noun (plural cockneys)
- A cockney by birth, he signed for United as a trainee in 1991.
- A cockney by birth, he had been apprenticed to an engraver and had only become a soldier as a volunteer in the invasion scare of 1800.
- This is usually cited as evidence of British fortitude - the attitude exemplified by cockneys in the heavily bombed East End who told Winston Churchill, ‘We can take it, but give it 'em back.’
- Her accent is a mixture of English cockney and West Country.
- English accents are not limited to cockney, upper-class twit or Mancunian.
- It sounds like my friends and I are bunch of characters from Oliver Twist sitting around the table with cockney accents begging for more porridge.
- Today he looks back on the chirpy cockney character of the director's earlier work with something approaching distaste.
- I've got London blood so I haven't struggled with the cockney accent.
- The woman's husband spoke with a cockney accent.
Late Middle English (denoting a pampered child): origin uncertain; it is apparently not the same word as Middle English cokeney 'cock's egg', denoting a small misshapen egg (probably from cock1 + obsolete ey 'egg'). A later sense was 'a town-dweller regarded as affected or puny', from which the current sense arose in the early 17th century.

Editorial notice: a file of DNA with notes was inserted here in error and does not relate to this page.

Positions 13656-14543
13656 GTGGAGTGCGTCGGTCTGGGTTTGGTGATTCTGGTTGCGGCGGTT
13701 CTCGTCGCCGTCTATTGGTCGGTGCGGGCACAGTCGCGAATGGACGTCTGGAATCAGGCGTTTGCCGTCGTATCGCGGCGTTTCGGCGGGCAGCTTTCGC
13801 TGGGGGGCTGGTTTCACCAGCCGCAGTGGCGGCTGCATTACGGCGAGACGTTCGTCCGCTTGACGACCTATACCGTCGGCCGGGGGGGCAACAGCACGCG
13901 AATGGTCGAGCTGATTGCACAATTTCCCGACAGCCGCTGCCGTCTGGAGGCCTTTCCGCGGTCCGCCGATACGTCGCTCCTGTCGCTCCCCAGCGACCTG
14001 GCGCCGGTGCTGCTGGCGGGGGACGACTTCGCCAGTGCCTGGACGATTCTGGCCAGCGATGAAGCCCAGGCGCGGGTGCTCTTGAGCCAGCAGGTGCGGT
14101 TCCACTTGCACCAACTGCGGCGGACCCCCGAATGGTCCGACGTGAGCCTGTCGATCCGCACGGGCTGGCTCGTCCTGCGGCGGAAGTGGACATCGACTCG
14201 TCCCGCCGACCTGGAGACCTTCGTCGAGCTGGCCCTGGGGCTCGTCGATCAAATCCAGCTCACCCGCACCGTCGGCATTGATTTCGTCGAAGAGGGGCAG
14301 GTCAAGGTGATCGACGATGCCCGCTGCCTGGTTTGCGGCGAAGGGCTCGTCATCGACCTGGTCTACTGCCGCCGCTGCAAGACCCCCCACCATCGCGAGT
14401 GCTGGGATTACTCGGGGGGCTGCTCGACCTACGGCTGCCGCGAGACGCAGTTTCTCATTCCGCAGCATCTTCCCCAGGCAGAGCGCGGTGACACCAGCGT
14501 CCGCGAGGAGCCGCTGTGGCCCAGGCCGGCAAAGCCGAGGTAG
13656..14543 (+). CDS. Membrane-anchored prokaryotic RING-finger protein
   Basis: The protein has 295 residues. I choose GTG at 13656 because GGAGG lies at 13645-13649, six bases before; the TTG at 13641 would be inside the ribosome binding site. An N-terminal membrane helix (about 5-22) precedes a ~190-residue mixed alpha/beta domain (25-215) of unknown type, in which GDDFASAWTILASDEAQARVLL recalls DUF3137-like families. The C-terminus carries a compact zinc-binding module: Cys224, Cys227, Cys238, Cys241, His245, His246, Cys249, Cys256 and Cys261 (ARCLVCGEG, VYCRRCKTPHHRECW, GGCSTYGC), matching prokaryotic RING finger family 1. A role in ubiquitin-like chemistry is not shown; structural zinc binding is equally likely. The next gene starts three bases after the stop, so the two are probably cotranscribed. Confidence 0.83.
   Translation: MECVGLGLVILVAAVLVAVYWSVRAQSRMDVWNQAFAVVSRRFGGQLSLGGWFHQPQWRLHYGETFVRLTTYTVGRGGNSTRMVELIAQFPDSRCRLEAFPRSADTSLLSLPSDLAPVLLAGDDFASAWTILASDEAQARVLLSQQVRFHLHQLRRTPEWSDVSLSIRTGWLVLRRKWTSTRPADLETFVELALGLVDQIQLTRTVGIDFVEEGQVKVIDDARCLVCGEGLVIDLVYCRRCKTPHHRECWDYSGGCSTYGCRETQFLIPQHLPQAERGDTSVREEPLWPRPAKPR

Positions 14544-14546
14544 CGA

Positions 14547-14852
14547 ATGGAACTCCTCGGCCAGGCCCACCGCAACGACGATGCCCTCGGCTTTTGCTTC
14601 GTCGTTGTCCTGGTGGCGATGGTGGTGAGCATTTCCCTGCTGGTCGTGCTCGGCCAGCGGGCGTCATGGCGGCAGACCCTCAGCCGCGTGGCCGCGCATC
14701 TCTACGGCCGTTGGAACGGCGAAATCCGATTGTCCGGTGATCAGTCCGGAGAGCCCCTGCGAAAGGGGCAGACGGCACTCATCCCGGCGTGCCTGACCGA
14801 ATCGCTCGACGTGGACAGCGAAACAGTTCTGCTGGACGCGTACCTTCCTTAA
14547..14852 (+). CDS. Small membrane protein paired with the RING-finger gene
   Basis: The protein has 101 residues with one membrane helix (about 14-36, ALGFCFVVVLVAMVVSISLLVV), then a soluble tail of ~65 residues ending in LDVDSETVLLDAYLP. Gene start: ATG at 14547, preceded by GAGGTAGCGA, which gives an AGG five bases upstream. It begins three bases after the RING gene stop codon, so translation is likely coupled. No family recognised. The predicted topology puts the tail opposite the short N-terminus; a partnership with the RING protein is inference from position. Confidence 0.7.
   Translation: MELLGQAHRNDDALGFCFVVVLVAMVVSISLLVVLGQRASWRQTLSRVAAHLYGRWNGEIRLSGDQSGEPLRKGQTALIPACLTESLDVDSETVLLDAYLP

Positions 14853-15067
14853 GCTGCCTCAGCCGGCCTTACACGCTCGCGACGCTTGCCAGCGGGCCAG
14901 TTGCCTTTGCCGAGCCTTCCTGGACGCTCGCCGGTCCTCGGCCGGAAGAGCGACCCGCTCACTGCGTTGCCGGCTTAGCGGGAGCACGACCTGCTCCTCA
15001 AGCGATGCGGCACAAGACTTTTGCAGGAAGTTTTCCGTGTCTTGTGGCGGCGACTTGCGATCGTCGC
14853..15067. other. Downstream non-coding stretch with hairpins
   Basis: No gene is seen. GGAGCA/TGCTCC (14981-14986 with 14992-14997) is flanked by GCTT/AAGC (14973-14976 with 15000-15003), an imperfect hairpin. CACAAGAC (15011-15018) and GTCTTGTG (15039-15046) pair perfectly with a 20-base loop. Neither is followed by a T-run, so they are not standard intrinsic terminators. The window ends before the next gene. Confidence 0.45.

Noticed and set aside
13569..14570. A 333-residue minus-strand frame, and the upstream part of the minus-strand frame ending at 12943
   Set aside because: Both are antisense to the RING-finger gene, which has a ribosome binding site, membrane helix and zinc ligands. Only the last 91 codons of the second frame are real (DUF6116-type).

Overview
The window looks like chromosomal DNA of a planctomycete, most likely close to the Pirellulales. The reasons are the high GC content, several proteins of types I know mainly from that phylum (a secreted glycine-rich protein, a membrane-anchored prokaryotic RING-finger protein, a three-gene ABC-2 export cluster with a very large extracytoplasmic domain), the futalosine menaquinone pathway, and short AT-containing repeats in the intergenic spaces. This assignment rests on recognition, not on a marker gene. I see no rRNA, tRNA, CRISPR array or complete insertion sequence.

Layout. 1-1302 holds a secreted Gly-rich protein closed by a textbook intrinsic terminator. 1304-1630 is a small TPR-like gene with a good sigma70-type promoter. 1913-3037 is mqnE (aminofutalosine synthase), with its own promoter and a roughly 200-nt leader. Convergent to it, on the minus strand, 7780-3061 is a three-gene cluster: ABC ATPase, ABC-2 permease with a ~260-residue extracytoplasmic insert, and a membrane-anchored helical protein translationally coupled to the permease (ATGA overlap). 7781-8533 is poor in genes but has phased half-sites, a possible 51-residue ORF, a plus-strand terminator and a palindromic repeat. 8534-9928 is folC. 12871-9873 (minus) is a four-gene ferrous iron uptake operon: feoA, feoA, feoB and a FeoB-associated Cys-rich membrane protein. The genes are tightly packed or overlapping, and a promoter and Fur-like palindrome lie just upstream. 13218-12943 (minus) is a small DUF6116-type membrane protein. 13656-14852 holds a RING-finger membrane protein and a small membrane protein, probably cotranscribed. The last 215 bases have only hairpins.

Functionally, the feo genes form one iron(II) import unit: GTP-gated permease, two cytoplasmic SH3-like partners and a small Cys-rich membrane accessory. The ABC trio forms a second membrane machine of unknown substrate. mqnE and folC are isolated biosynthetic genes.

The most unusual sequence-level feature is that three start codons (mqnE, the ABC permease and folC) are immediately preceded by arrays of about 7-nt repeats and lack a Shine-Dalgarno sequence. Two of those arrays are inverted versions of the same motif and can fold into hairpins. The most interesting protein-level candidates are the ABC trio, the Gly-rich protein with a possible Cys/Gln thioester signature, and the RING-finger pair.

A cockney was originally a pampered or spoilt child. This use may derive from a similar word, cokeney ‘a cock's egg’, which, since cocks do not lay eggs, actually meant a poor specimen of a hen's egg, a small and misshapen one. The ‘pampered child’ meaning developed into an insulting term for someone who lives in the town, regarded as effeminate and weak, in contrast to hardier country dwellers. By the beginning of the 17th century the word was being applied to someone from the East End of London, traditionally someone born within the sound of Bow Bells (the bells of St Mary-le-Bow church in the City of London).
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